Paper pile ecology

by Alison Munson


Einstein’s desk on the day that he died.

Which pile do you fall into? Those who never, ever have piles of paper on their desk, those who irremediably have several accumulating piles (and maybe on the floor, too), or those who have piles but attempt to clean them up once in awhile? I am in the latter category, and this is cleanup day, one of those pre-session days when I tell myself again that I will never accumulate paper on my desk, ever again. I will have a zen office where students hang out just to calm themselves, with fresh flowers and a tibetan rug on which I can meditate before departmental meetings. However, no Enya music, nor essential oil diffuser, I promise.

Archaeology of a pile :

– lots of pdfs from reviewing manuscripts for journals, reviewing proposals, and for my students’ manuscripts. I am not one to read papers on screen (yes, one of those), and so I print them, and they tend to pile up in a disorganized fashion until cleanup day. I don’t think I will ever learn to read entire papers on screen if I haven’t by now.

– Scribbled «to do» lists from a few months ago. I don’t dare to look and see if I «did»

– Ideas in a folder for an ecological science fiction manuscript. I am trying to figure who might want to publish a hybrid research-fantasy manuscript. Any suggestions are welcome.

– Crumbs. In my new, zen office there will be no cookies, nor their crumbs.

– Older versions of students’ proposals, or essays, or their manuscripts. I know, there is no excuse for these on my desk. Time moves on, so do students.

– Some funny artistic scribblings from a workshop, where I sat beside a colleague who liked making funnies, while listening to boring talks. The last note refers to edible biochar; evidently we were really bored. I’ll keep this.

– Submissions for lab equipment. Now I just need to get that equipment grant (I’ll know in one month from now). I guess I’ll be positive and keep that folder.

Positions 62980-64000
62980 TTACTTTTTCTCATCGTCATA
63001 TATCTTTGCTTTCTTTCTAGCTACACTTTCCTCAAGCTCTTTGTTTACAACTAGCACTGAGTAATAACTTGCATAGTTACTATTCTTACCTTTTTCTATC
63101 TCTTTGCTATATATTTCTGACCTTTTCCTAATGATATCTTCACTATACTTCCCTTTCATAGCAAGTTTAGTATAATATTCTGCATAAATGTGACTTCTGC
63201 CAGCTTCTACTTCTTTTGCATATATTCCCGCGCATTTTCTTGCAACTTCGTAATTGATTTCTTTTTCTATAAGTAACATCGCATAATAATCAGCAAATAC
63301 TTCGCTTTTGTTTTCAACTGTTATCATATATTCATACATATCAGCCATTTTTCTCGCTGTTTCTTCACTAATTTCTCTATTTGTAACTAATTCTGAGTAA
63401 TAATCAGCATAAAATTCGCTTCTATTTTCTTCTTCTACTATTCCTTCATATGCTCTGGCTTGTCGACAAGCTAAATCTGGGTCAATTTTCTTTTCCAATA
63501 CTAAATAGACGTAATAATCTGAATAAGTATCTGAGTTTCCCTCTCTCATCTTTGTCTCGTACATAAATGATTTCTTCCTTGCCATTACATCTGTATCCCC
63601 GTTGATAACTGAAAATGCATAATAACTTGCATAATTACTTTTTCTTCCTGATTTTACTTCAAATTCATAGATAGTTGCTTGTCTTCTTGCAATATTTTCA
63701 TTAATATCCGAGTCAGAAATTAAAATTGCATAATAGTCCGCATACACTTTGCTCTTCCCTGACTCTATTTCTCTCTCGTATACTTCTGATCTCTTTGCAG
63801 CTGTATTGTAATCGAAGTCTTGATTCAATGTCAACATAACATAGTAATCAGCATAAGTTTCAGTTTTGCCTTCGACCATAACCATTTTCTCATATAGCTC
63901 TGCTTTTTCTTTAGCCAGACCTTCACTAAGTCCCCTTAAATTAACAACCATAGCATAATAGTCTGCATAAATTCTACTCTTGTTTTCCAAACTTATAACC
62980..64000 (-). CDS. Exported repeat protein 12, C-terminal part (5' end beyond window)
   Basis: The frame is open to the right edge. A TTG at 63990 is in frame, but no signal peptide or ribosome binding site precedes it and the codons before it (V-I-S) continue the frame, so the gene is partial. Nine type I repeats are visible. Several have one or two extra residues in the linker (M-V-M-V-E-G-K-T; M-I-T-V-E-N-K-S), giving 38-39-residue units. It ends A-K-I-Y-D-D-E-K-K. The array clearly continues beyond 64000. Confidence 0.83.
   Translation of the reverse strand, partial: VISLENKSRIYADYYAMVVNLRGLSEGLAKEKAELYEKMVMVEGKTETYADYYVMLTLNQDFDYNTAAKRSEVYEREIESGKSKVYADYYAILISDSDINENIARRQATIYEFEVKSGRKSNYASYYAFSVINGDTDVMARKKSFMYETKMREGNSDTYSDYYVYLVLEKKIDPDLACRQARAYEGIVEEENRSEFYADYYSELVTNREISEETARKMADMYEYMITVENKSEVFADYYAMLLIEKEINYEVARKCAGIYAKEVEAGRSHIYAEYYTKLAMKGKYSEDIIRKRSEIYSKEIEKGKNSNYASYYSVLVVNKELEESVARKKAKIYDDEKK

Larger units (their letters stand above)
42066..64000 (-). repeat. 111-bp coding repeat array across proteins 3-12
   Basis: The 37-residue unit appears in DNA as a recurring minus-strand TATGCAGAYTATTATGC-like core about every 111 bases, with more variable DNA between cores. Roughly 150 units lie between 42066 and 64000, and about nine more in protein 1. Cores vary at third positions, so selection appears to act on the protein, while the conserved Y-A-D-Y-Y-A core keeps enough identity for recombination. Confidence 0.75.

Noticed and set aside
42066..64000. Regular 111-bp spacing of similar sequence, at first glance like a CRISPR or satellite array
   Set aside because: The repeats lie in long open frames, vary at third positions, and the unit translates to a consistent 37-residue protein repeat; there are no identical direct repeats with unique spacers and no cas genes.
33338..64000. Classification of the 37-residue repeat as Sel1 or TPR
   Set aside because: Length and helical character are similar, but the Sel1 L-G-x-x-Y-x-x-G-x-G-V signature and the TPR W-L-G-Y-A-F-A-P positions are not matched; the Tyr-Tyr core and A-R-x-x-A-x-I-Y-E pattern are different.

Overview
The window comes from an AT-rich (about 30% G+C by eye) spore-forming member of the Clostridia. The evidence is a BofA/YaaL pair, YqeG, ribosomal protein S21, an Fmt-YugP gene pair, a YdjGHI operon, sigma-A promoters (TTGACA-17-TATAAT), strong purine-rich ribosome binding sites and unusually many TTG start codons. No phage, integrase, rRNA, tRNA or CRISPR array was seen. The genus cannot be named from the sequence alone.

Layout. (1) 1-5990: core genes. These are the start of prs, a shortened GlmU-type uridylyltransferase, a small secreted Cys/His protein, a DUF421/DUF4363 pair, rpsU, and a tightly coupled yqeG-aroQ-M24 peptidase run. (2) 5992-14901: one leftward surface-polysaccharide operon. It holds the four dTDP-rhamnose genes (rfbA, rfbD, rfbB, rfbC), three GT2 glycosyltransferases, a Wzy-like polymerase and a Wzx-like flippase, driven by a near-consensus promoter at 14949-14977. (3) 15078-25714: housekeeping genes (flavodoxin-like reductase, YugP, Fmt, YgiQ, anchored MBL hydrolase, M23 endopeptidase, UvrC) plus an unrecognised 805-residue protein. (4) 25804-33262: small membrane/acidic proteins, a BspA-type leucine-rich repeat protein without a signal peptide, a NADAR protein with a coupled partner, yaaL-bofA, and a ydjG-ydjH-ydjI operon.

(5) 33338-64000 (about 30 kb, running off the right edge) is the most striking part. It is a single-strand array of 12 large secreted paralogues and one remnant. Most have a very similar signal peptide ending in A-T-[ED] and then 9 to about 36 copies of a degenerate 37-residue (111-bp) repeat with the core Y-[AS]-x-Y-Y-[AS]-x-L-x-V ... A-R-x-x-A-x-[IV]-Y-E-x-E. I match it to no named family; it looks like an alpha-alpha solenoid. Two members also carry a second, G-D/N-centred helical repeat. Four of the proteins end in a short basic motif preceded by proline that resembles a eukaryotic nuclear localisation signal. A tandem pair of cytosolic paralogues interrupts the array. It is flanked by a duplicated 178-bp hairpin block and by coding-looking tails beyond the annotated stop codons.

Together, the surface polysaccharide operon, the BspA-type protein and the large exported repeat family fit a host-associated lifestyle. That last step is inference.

– A copy of the article «The one-degree war plan» by Jorgen Randers et al. 2010, in the Journal of Global Responsibility. Except 8 years later, this should read «The three-degree war plan». I check to see if there is a followup paper. Nope. Definitely too long in the pile.

– Rejection letter for a recent manuscript. Reviewer 1 was the guilty one this time. I couldn’t decipher most of his complaints. We are re-submitting soon, elsewhere of course.

– Notebook for a project that wasn’t funded. I change the name for one that was recently funded. Some you win, some you don’t (I think that is a song title).

– An expired lottery ticket for a new, architect-drawn house. Some you win…..

Getting to the bottom of the pile, wow that was not so bad. Most of it is in the recycling bin. Hardly anything worth keeping, except the journal articles, filed, and the new project notes, and the scribbles. This inspires me to tackle another pile tomorrow, by the end of the week, a zen tabletop? Could it be possible? If not, I can always comfort myself with that widely circulated Einstein quote. “If a cluttered desk is a sign of a cluttered mind, of what, then, is an empty desk a sign?”

Author biography: I am a professor of forest biogeochemistry working at Université Laval in Quebec, in boreal, temperate and now urban forests. In my spare time I write fiction and clean up my desk.

Image credit:  Widely circulated image found on Creative Commons in Flikr: Attribution 2.0 Generic (CC BY 2.0)

Categories: Communication, Uncategorized

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